A former middle school math teacher has struck a chord with a rap video relating how he became one of the millions of Americans with student loan debt — and the joy he felt when he was finally able to pay off his loan servicer, Sallie Mae, after he landed a record deal.
The fact that so many Americans are in the same boat has undoubtedly helped New Orleans rapper Dee-1’s “Sallie Mae Back” catch fire — Buzzfeed, CNN, and the The Washington Post are among those taking notice.
“Sallie Mae Back” by Dee-1 — former middle school math teacher David Augustine.
But another reason CNN and others are lauding Dee-1’s “relatable ode” might be that he’s packed so many details of a story that he lived into a 4-minute, 36-second video that also puts his personal experiences in the context of the big picture.
Dee-1 — who after graduating from Louisiana State University in 2009, was better known to his students as Mr. (David) Augustine — “tells a story that is all too familiar to the millions of Americans saddled with student loans,” The Washington Post’s Danielle Douglas-Gabriel says.
The video’s depiction of the “fearsome financial aid office,” where “sad-eyed students” are hit with a list of tax documents needed to fill out the FAFSA, “nail(s) the frustration of the process,” Douglas-Gabriel writes.
In “Sallie Mae Back,” Augustine recalls the first steps down the road to student debt, and what happened next:
Needed tuition, needed room & board
Had to pay for books, so I took out loans to feed the boy
Graduated wasn’t making quite enough to pay them back
Went into default, messed my credit up, check my Equifax
I ain’t proud of that…ain’t drownin’ that…
When he couldn’t make his minimum monthly payments, the calls from the loan servicer, Sallie Mae, start rolling in.
Let me tell you what I been through when it comes to Sallie
She call me at least twice a day she want her money badly
Calling me from different numbers, ooh she think she slick
But I got them all memorized, I hit ignore quick.
This part of the story will resonate with many. In 2012, Sallie Mae agreed to pay $24.15 million to settle a class action lawsuit alleging that it violated consumer protection provisions of the Communications Act by making automated calls or text messages to as many as 8 million borrowers.
But there’s more to this type of “robocalling” than meets the eye. Last year, the Obama administration persuaded Congress to exempt student loan servicers from prohibitions on the use of autodialers, saying a cell phone is often the only way to get in touch with a student loan borrower who’s no longer living at their last known address.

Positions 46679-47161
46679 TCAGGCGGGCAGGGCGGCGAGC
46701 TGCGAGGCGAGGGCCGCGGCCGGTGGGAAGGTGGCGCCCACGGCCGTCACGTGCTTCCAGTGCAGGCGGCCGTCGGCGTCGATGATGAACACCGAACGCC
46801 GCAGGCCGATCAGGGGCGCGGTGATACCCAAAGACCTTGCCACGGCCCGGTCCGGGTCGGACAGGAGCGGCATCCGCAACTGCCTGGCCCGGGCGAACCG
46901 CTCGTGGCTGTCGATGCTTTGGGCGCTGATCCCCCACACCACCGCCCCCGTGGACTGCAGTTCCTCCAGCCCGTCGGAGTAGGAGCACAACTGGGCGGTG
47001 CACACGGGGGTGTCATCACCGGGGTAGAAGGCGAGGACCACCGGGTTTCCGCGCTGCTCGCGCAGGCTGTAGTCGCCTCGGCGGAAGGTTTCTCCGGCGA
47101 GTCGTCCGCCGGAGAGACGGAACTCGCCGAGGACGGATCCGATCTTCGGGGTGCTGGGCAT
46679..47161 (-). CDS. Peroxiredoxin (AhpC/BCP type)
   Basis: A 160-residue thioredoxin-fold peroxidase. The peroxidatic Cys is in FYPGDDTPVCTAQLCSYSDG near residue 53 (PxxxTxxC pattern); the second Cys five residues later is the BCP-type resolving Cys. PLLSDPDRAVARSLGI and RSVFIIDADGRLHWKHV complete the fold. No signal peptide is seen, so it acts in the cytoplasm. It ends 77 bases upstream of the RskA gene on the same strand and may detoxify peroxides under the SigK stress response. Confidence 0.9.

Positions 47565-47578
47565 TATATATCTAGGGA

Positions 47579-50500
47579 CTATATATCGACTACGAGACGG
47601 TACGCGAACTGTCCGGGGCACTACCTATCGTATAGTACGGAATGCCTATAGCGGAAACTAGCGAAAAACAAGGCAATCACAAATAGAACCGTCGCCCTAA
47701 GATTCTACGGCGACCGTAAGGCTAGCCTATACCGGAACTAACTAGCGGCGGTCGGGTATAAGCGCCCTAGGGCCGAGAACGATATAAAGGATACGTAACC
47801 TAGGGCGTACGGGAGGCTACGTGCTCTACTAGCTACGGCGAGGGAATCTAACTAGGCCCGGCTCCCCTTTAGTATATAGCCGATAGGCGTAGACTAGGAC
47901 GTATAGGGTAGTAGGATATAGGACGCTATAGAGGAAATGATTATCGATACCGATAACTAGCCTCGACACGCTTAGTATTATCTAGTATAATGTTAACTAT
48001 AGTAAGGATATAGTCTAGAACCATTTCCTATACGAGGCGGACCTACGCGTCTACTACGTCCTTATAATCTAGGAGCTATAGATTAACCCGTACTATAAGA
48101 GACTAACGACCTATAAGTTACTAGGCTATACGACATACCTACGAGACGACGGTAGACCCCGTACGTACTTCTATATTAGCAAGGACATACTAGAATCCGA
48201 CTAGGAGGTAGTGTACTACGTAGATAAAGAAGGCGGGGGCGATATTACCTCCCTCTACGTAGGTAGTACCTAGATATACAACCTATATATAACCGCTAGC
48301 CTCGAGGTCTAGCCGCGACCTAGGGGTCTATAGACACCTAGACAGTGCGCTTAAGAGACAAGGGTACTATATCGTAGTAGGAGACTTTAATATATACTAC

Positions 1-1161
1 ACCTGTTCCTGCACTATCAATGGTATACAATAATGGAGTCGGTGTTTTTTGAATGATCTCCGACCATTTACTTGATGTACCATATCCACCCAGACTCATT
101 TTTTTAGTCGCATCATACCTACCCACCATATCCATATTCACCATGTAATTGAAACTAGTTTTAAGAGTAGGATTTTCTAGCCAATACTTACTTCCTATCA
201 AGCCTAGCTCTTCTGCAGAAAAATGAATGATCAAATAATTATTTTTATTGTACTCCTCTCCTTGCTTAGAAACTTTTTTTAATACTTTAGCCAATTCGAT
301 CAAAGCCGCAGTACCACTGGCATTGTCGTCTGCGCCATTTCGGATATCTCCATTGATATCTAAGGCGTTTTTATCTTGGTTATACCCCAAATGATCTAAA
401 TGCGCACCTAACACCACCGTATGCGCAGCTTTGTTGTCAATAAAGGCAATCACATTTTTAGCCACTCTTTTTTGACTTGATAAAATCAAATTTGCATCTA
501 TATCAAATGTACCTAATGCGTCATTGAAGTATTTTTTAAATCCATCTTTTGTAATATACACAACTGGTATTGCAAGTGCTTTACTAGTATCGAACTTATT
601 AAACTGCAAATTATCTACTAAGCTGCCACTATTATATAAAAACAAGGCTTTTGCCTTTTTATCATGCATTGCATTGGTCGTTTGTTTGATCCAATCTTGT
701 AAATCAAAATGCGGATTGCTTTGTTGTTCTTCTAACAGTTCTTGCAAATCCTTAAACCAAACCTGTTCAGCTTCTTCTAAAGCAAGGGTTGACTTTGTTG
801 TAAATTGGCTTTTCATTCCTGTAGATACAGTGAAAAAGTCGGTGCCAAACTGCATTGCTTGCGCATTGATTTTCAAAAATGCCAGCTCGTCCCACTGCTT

The Department of Education wants loan servicers to be able to reestablish contact with borrowers to let them know about income-driven repayment plans that can make their monthly payments more manageable.
(Regulations implementing the change, which will include limits on the number and duration of calls that will be allowed, are still being finalized by the FCC. Borrowers who have taken out student loans since the summer of 2009 have already consented to being autodialed.)
But Douglas-Gabriel says the “most sobering” scene in the video is a “debt roll call” depicting student loan burdens carried by a police officer, barber, nurse and doctor. The point, she notes, is that it’s not just millennials who are struggling with student loan debt, “but people of all ages.”
“Everyone’s journey to repaying their loans is different,” Dee-1 tells Douglas-Gabriel. “Some people just ride it out and make the minimum payments the whole time. Some people can’t make the payments at all and struggle. Some can knock it out in chunks. But we all have the same destination to reach, which is when we can say: I finished paying Sallie Mae back.”
A scene from Dee-1’s “Sallie Mae Back.”
Sallie Mae — depicted in the video by an actress wearing a “Hello, my name is Sallie Mae” nametag — is putting a positive spin on the video, commenting on Dee-1’s Facebook page that, “We’re all in the office singing along with you! Love, love, love the hook. Congratulations on your success!”
If you have to have one of your borrowers rapping about struggling to pay you back, you could probably do a lot worse than Augustine/Dee-1.
Augustine tells the New Orleans Times Picayune, “I am a Christian and my music is clean. You’ll not find any negative messages in my music, so it allows it to appeal to a faith-based audience.” Ultimately, he says, “I do songs about hope, hope to get out of depression, hope to get out of the ‘hood, or hope to get out of the system.”